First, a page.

Gulati and others v MGN Ltd, [2015] EWHC 1482 (Ch), Mann J, 21 May 2015

The Cs claimed damages for misuse of private information against D, the proprietor of the Daily Mirror, the Sunday Mirror and The People. The claims related to the interception of the Cs’ mobile telephone voicemail inboxes. D had conceded liability in all cases save that it was not conceded that a handful of the articles published in D’s papers were the product of phone hacking. The court was required to ascertain the damages payable to the Cs. The Cs contended that compensation should have several elements, namely: (1) loss of privacy or autonomy, (2) injury to feelings, and (3) damage/affront to dignity or standing. D submitted that compensation was for distress/injury to feelings alone, and that the awards should be determined in line with damages for distress in harassment claims (applying Vento v Chief Constable of West Yorkshire Police [2002] EWCA Civ 1871). The Cs invited the court to make awards of damages for 3 separate layers of activities: (1) voicemail interception, (2) blagging of personal information, and (3) publication of the information obtained. D contended that each C should obtain an overall sum for all wrongs.

Mann J held that compensation could be given for things other than distress, and in particular for the commission of the wrong itself in so far as it impacted on the values protected by the Cs’ Article 8 ECHR right to privacy. An award for infringement of privacy rights was capable of including other elements, and so the idea of a scale, let alone the Vento scale, was inappropriate. He also found that the separate layers of activity each called for separate treatment in terms of awards. He could then adjust any sum appropriately to ensure that the overall sum was proportionate and a proper reflection of the overall pattern of wrongdoing. D’s apology did little, if anything, to mollify the effect of the phone hacking. Taking all of these factors into account, the Cs were entitled to damages ranging from £260,250 in the case of Sadie Frost to £72,500 in the case of Lauren Alcorn.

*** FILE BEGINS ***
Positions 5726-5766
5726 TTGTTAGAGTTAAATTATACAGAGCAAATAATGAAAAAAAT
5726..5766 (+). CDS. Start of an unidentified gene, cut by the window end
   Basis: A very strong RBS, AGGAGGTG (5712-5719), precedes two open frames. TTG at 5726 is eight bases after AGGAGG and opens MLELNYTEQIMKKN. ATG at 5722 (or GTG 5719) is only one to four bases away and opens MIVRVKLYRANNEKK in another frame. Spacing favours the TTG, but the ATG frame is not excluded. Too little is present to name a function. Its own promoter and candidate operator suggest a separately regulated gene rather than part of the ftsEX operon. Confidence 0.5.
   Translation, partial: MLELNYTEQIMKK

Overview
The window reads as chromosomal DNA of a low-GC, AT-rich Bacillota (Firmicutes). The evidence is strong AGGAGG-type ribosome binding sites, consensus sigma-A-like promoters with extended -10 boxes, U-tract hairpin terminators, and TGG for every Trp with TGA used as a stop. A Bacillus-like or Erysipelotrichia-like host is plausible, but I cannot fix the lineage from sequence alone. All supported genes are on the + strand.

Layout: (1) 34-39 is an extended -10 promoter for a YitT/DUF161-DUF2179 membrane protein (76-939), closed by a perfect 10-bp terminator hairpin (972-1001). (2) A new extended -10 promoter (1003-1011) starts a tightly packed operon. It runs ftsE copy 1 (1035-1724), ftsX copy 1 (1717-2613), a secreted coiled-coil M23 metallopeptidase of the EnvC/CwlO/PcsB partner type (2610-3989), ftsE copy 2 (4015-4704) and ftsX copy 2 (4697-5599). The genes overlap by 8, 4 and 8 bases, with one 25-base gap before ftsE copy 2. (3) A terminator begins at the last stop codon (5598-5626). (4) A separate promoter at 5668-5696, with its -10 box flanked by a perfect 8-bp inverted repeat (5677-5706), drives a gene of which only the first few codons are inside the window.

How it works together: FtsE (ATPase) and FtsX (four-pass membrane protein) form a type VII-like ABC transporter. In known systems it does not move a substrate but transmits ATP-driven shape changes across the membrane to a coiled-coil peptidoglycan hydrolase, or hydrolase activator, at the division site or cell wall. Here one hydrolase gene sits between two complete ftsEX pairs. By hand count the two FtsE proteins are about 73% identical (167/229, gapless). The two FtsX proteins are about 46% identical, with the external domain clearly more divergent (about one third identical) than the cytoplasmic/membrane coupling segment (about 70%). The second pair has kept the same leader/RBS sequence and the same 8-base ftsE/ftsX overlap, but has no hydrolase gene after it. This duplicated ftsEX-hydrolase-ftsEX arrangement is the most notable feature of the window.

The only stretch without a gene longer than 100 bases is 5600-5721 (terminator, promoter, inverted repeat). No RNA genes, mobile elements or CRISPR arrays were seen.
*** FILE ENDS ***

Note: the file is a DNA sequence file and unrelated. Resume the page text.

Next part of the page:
Other posts by

July 7, 2015   Posted in: Case Reports  No Comments

Monday morning with Alex Williams’ cartoons

This cartoon is by Alex Williams who draws the Queen’s Counsel cartoons for The Times and in numerous books including The Queen’s Counsel Lawyer’s Omnibus. He offers almost all of his cartoons for sale at £120 for originals and £40 for copies and they can be obtained from this email infoatqccartoondotcom  (infoatqccartoondotcom)  .